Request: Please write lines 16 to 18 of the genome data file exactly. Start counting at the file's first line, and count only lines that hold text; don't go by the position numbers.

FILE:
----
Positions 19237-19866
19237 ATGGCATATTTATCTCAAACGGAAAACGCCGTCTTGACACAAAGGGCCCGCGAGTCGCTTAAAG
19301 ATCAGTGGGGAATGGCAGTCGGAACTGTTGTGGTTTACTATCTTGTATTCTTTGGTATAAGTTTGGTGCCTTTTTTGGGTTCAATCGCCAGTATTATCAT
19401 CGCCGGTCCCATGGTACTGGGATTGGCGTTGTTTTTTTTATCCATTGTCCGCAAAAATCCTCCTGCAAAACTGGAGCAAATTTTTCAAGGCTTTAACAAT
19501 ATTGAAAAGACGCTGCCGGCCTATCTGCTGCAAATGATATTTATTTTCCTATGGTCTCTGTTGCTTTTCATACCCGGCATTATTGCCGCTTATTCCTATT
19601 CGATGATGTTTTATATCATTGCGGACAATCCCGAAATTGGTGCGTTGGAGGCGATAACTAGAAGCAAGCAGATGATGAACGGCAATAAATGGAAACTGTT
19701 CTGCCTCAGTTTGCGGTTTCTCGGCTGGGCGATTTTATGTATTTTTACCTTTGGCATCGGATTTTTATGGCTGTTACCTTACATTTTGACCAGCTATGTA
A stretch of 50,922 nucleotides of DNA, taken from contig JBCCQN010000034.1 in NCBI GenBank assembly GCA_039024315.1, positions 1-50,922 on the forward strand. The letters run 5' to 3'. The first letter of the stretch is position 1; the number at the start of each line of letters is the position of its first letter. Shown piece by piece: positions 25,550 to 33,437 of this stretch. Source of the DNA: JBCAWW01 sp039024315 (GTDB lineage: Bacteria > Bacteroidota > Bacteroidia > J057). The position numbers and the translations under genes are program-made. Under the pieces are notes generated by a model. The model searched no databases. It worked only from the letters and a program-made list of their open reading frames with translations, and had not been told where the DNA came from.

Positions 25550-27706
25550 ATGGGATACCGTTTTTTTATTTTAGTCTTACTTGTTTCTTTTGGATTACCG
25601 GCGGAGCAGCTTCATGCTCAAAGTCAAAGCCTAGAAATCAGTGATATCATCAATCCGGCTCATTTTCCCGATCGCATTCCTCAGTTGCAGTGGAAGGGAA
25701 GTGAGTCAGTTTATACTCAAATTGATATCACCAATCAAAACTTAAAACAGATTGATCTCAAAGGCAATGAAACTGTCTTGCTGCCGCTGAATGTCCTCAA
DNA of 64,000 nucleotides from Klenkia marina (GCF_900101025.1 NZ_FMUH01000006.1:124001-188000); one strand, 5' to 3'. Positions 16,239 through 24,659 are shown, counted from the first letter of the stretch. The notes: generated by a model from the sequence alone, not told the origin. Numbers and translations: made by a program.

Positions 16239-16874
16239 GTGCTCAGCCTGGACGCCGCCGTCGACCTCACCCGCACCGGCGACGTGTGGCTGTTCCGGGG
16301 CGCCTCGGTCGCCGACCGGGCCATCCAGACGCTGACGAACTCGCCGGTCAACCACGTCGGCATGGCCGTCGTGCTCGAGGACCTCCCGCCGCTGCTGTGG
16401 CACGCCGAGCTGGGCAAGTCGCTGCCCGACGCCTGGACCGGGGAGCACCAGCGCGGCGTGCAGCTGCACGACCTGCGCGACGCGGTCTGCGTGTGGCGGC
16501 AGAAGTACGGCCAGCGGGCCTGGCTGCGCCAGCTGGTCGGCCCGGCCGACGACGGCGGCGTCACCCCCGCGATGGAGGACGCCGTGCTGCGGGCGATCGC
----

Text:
16301 CGCCTCGGTCGCCGACCGGGCCATCCAGACGCTGACGAACTCGCCGGTCAACCACGTCGGCATGGCCGTCGTGCTCGAGGACCTCCCGCCGCTGCTGTGG
16401 CACGCCGAGCTGGGCAAGTCGCTGCCCGACGCCTGGACCGGGGAGCACCAGCGCGGCGTGCAGCTGCACGACCTGCGCGACGCGGTCTGCGTGTGGCGGC
16501 AGAAGTACGGCCAGCGGGCCTGGCTGCGCCAGCTGGTCGGCCCGGCCGACGACGGCGGCGTCACCCCCGCGATGGAGGACGCCGTGCTGCGGGCGATCGC